If social media has ever left you with that ambient feeling of unease about your own circumstances, you’re not alone: it turns out social media can indeed make users feel anxious and insecure, according to a new study by the U.K.’s University of Salford sponsored by Anxiety UK, a British non-profit.
The University of Salford’s Business School surveyed 298 Brits about their social media habits, and found that slightly more than half -- 53% -- said that the advent of social networks had changed their own behavior. Within this group, 51% (that’s 27% of the total) said the changes have been at least partly negative.
Among the negative outcomes, the most common was a feeling of insecurity or lack of confidence which resulted when users compared their achievements to their friends; fully two-thirds of users with negative outcomes said the psychological distress made it hard to relax or fall asleep after being on a social media site.
There’s also what might be termed “access anxiety”: 55% of people surveyed admitted to feeling “worried or uncomfortable” if they couldn’t log into Facebook or email. Conversely, 60% of respondents said they deliberately turn off their mobile devices to give themselves a break.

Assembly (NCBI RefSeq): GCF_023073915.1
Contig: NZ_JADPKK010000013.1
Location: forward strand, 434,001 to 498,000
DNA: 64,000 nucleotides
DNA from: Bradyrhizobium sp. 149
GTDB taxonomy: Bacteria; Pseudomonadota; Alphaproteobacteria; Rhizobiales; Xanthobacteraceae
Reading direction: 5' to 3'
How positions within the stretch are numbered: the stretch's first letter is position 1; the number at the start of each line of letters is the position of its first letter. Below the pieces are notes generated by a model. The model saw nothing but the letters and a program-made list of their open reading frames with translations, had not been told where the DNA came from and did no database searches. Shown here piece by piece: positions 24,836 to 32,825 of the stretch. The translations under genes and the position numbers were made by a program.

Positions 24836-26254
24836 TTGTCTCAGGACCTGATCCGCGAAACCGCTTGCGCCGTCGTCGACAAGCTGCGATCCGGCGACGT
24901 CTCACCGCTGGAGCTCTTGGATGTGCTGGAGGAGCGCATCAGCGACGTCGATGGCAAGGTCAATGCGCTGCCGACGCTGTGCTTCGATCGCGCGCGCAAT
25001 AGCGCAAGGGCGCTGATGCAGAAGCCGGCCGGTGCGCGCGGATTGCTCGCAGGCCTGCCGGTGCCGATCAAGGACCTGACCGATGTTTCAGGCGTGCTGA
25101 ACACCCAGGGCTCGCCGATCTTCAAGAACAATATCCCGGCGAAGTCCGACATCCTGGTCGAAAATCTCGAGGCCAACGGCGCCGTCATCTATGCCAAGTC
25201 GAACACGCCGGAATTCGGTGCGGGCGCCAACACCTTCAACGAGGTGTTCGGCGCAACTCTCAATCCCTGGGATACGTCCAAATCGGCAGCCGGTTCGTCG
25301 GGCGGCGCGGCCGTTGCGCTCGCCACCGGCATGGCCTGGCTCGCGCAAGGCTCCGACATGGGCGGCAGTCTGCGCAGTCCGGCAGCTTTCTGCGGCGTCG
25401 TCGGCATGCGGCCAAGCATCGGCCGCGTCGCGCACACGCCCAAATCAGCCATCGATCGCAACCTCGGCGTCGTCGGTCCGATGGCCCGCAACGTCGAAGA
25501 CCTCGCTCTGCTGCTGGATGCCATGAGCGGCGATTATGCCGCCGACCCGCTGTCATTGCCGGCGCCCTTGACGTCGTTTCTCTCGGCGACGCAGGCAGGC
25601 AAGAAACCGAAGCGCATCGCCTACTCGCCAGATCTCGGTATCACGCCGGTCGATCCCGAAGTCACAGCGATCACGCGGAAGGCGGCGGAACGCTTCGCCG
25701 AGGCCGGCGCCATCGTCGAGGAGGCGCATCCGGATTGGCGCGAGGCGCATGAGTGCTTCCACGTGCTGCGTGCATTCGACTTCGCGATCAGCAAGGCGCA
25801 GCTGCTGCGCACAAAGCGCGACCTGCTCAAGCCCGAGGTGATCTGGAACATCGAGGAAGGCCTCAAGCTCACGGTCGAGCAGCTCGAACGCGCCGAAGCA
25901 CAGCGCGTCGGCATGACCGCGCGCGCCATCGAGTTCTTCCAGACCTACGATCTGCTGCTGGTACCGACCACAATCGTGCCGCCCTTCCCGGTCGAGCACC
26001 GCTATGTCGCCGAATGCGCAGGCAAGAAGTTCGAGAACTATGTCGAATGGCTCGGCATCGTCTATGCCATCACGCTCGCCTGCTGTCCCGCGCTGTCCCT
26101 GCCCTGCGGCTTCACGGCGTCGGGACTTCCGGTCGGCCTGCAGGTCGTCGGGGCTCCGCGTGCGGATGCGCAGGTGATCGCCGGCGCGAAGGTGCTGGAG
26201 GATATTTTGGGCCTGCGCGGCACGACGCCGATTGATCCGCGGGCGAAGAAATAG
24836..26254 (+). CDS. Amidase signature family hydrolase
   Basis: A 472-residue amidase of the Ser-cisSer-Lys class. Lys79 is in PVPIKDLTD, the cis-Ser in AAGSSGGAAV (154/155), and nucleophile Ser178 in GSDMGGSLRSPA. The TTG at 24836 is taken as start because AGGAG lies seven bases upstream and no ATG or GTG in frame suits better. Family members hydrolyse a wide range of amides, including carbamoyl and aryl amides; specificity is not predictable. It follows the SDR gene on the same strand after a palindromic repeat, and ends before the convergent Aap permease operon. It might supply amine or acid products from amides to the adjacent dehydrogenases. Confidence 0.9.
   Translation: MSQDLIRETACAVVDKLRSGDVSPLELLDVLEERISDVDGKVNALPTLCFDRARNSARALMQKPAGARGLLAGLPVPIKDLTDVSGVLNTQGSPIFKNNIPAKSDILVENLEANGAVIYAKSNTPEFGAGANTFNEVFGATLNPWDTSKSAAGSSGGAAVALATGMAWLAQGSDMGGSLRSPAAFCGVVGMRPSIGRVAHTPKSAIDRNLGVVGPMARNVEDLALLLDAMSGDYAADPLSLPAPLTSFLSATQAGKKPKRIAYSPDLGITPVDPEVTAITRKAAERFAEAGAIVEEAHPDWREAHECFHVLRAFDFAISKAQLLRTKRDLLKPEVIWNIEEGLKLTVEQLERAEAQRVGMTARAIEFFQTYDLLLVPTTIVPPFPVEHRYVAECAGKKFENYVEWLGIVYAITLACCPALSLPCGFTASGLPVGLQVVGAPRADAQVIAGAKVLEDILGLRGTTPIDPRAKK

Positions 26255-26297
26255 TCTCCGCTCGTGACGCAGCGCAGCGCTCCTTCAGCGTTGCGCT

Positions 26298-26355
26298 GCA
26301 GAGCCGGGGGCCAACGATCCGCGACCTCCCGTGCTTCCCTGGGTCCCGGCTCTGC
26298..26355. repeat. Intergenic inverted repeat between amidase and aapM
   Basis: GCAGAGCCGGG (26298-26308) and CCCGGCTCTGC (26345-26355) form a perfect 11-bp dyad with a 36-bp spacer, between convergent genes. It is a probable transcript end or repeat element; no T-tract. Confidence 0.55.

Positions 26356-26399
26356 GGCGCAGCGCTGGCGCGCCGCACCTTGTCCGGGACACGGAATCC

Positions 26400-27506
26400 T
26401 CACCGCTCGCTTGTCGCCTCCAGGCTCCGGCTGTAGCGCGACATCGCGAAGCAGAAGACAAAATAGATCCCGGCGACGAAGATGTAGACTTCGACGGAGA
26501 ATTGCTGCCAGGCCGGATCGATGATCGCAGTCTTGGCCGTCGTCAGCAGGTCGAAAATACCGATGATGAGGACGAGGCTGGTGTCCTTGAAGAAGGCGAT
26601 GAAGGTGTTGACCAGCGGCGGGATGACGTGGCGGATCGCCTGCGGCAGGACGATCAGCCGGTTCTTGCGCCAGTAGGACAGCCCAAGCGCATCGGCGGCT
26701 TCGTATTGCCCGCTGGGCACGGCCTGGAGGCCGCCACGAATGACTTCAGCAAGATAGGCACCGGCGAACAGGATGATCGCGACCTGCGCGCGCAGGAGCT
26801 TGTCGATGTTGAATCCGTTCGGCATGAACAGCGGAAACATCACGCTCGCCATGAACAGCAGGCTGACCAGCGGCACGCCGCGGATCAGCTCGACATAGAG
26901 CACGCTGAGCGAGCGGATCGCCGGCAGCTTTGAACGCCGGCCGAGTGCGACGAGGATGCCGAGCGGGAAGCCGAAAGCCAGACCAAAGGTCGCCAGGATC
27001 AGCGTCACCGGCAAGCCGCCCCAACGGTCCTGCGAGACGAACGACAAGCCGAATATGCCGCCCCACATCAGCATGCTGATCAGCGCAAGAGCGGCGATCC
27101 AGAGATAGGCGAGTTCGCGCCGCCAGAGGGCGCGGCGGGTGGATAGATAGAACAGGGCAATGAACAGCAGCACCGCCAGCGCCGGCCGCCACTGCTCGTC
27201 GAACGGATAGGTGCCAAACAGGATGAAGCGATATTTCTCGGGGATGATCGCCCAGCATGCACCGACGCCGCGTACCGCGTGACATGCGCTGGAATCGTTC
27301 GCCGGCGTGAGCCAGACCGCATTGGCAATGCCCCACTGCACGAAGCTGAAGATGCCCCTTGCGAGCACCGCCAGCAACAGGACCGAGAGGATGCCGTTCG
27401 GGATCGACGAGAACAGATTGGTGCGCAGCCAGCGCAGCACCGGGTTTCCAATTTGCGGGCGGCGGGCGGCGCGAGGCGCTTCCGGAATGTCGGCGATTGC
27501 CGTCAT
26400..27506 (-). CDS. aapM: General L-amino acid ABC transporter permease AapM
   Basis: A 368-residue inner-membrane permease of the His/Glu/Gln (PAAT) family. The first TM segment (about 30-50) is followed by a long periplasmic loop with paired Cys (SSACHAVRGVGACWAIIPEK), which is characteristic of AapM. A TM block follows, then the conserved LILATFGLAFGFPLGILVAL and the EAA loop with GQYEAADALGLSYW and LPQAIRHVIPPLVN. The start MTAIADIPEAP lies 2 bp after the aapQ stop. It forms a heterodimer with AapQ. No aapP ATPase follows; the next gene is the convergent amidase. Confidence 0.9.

In January of this year I wrote about a study by Utah Valley University sociologists Hui-Tzu Grace Chou and Nicholas Edge, published in an academic journal called Cyberpsychology, Behavior, and Social Networking, which found that students who spend a lot of time on Facebook are relatively more likely to perceive other people as having better lives than themselves. According to the authors, “Those who have used Facebook longer agreed more that others were happier, and agreed less that life is fair, and those spending more time on Facebook each week agreed more that others were happier and had better lives. Furthermore, those that included more people whom they did not personally know as their Facebook ‘friends’ agreed more that others had better lives.”
And in March of last year I wrote about another study, published in Pediatrics (the official publication of the American Academy of Pediatrics) detailing a mental health phenomenon called “Facebook Depression” by pediatricians, which noted that by allowing some individuals to present idealized images of their own lives, social networks can subtly build unrealistic expectations in users of all ages.
So what should you do if social media leaves you feeling anxious or insecure? Here’s some advice from the Tao Te Ching, as translated by Stephen Mitchell: “In work, do what you enjoy. In family life, be completely present. When you are content to be simply yourself and don't compare or compete, everybody will respect you.”